In brief

  • LimeWire, formerly a peer-to-peer music sharing service, will be relaunched as a music-centric NFT marketplace.
  • The platform is set to launch in May, and plans to release its own token later this year.

A popular peer-to-peer music sharing service from the early 2000s is about to get a second act. Today, the new owners of the long-dormant brand LimeWire announced that it will be relaunched as an NFT marketplace, initially with a focus on music and related collectibles.

LimeWire will debut in May under the leadership of co-CEOs Paul and Julian Zehetmayr, a pair of serial tech entrepreneurs. The brothers told Decrypt that they acquired the LimeWire brand last year in an effort to reintroduce it for a new wave of digital listeners.

“We highly appreciate the strength and energy around the LimeWire brand and what it meant for a whole generation of people,” they told Decrypt via emailed responses, “and we could not be more excited to bring it back to life in the fast-moving world of digital collectibles, music, and entertainment.”

LimeWire will be operated by a completely new team with no ties to the original company, which was founded in 2000. The original service shut down in 2010 following a legal injunction amid a series of legal challenges from record labels, which alleged copyright infringement against LimeWire.


The Zehetmayrs see the relaunch as an opportunity to reshape the lasting narrative around LimeWire. Rather than allow users to freely share songs, as the original service did, the new LimeWire seeks to help artists by letting them sell NFTs that represent songs, giving buyers a direct link to the musicians they support.

LimeWire co-CEO Julian (left) and Paul Zehetmayr. Image: LimeWire

“LimeWire is returning as a platform for artists, not against them,” the co-CEOs said. “On LimeWire, the majority of the revenue will go directly to the artist, and we will be working with creators to allow full flexibility, ownership, and control when it comes to their content.”

The new LimeWire marketplace is aiming for accessibility to attract a wider audience of users. It will price NFTs in U.S. dollars, and accept credit card payments, bank transfers, and other fiat currency payments in partnership with Wyre. LimeWire will have know-your-customer (KYC) compliance measures in place, and will not require the use of a self-custodied crypto wallet.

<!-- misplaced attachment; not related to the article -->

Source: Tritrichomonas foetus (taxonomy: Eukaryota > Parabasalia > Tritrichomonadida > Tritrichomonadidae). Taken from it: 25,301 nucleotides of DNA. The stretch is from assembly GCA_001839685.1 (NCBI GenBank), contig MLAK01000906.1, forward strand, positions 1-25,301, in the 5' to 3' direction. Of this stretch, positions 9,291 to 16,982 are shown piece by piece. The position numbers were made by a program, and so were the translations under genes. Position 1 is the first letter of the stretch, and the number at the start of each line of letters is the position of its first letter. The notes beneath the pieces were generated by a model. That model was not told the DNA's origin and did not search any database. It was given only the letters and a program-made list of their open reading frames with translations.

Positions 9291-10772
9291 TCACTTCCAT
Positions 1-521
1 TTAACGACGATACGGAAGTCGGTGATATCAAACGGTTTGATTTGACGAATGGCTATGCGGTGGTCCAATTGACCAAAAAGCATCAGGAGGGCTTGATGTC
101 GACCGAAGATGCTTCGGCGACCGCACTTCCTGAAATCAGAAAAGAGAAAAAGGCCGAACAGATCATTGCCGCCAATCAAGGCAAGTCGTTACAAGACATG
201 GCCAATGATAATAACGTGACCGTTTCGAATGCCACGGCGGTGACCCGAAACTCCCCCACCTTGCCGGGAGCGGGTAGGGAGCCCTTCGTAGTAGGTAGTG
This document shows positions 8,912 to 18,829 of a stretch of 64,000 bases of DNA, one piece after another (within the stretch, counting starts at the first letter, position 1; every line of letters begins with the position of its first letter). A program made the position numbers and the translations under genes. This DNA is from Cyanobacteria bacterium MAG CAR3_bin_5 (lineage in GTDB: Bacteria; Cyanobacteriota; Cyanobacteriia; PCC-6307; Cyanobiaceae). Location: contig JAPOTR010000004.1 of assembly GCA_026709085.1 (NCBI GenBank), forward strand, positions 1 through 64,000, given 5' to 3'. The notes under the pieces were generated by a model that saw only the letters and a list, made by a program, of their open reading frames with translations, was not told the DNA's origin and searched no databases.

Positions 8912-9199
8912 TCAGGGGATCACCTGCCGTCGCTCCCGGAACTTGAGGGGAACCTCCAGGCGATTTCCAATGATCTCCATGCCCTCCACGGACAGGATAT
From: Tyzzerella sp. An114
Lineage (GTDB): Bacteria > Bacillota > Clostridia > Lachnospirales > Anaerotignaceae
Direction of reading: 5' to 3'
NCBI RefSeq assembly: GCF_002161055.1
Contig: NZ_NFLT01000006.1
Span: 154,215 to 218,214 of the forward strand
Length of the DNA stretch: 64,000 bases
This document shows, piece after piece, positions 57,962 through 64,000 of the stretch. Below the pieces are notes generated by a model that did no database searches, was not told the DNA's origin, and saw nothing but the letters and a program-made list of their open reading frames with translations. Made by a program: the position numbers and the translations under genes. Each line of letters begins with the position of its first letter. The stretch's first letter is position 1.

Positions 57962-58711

At the time of the announcement, the firm had yet to confirm which blockchain network it would use, but a release mentioned that it would be cost-efficient, energy-efficient, and have fast transactions, and that it would be a “major blockchain” that could bridge assets over to Ethereum and sidechain scaling solution Polygon.


On March 14, LimeWire revealed that it will use the Algorand blockchain for the launch. "The interest for digital collectibles will only be growing and we are eager to support a global brand like LimeWire entering into the space to help open up the market to the mainstream," said Algorand CEO Steven Kokinos.

LimeWire will begin with music NFTs and related collectibles—such as digital artwork and videos—from musicians, but plans to gradually expand beyond that initial theme. The curated platform will also release its own token later this year that has governance functionality for voting on artists to be added, plus it will provide access to exclusive content along with discounted fees.

The firm has teased a number of partnerships with “major artists” in the music industry, however none have been announced to date. Tareef Michael, manager of hip-hop group Wu-Tang Clan, will serve as an advisor to LimeWire.

An NFT acts like a deed of ownership to a unique digital file. In addition to music, an NFT can represent things like digital artwork, profile pictures, video files, and interactive video game items. The wider NFT industry surged to $25 billion worth of trading volume in 2021.

Music NFTs are seen as one of the next big trends in the space, and some industry advocates believe that such blockchain-backed assets can shake up the traditional music industry. Artists such as 3LAU, Nas, Kings of Leon, and Snoop Dogg have released music as NFTs, and in many cases, the owners receive royalties when the songs are streamed.

The Zehetmayrs told Decrypt that the plan with LimeWire isn’t to replace streaming music giants, but to give fans an alternative way to support artists and own unique recordings such as demos, samples, and exclusive tracks.

“We’ve seen across the industry that there is a hunger for taking back control and ownership, and we are here to make that happen for artists and creators,” they said. “We see NFTs as collectibles just like vinyl, and we believe the market needs a brand like LimeWire to take the concept of owning digital collectibles mainstream.”

Editor's Note: This story was updated on March 14, 2022, at 2:47 pm EST to include new information that LimeWire would launch its crypto venture on the Algorand blockchain.


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